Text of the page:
First, find a state park near you by downloading the Pocket Ranger® app for your state. Then dust off those leg warmers and headbands, bring back the neon colors, style your hair appropriately (go big or go home), turn up your favorite synth jams, and set up the retro activity of your choice: an aerobics class, a lip sync battle, a karaoke session, a trivia contest—the possibilities are endless! If you like, you can use the resources the NRPA has provided in their toolkit to promote your event. Finally, invite friends, family, coworkers and neighbors, and have a blast rocking Park & Recreation Month in 80s style. Be sure to take advantage of all the activities and amenities the parks have to offer while you’re there, too. Check the Pocket Ranger® app you downloaded for details on fishing, boating, camping, hiking, biking and more!

So what are you waiting for? Join the celebration of the 30th Anniversary of Park & Recreation Month! Not only will you be having fun and encouraging others to be active, live healthier, and connect with nature, but you’ll also be showing off how totally rad you are in the process.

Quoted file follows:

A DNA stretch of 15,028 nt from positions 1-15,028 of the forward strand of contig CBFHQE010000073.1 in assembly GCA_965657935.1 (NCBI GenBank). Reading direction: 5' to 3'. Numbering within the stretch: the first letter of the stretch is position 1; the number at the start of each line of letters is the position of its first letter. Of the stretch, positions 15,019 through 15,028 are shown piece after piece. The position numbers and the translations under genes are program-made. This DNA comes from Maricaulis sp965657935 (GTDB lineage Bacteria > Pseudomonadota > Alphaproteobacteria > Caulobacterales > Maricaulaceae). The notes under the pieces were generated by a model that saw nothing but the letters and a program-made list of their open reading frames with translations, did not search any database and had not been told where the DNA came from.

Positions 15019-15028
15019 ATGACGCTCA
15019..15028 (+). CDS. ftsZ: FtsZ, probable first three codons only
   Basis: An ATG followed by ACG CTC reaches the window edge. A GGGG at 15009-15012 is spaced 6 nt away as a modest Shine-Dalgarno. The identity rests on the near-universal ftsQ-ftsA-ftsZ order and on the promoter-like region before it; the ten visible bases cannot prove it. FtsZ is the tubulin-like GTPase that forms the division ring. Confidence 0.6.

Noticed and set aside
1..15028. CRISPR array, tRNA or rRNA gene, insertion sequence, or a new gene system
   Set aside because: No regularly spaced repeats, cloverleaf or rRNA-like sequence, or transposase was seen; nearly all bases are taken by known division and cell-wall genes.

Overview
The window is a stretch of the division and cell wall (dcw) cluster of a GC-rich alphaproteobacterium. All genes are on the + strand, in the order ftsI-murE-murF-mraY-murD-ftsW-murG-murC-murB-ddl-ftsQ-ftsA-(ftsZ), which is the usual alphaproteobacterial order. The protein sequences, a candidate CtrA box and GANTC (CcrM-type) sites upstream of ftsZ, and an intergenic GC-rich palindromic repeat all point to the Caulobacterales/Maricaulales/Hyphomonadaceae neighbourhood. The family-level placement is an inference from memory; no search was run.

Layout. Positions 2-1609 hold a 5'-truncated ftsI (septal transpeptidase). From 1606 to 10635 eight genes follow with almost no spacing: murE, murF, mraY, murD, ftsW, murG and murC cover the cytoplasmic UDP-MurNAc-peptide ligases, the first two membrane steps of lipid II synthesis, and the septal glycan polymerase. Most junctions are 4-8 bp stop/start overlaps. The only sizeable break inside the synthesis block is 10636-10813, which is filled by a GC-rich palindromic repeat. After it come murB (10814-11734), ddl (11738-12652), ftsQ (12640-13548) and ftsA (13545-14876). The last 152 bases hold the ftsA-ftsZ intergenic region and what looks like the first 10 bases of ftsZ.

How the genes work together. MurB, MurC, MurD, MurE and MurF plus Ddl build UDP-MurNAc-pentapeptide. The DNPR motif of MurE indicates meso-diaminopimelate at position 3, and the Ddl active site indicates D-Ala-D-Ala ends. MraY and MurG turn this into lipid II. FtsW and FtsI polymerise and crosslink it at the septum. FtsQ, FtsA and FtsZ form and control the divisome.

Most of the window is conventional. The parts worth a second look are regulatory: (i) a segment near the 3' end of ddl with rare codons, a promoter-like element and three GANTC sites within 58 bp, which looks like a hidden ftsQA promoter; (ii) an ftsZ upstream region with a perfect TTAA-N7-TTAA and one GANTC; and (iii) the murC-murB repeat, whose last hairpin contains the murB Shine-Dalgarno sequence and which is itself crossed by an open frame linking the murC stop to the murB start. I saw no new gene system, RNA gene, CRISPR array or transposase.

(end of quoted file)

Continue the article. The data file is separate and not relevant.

National Parks East of the Mississippi

While the dramatic landscapes of National Parks in the West often receive the lion’s share of attention, National Parks east of the Mississippi River have just as much to offer. Here are five of our favorite National Parks in the East that offer visitors plenty of adventure and spectacular scenery.

Mammoth Cave National Park

Kentucky

Inside a large cavern at Mammoth Caves National Park which is one of Mississippi's National Parks [Image: travel.nationalgeographic.com/travel/national-parks/mammoth-cave-national-park]

Image: travel.nationalgeographic.com/travel/national-parks/mammoth-cave-national-park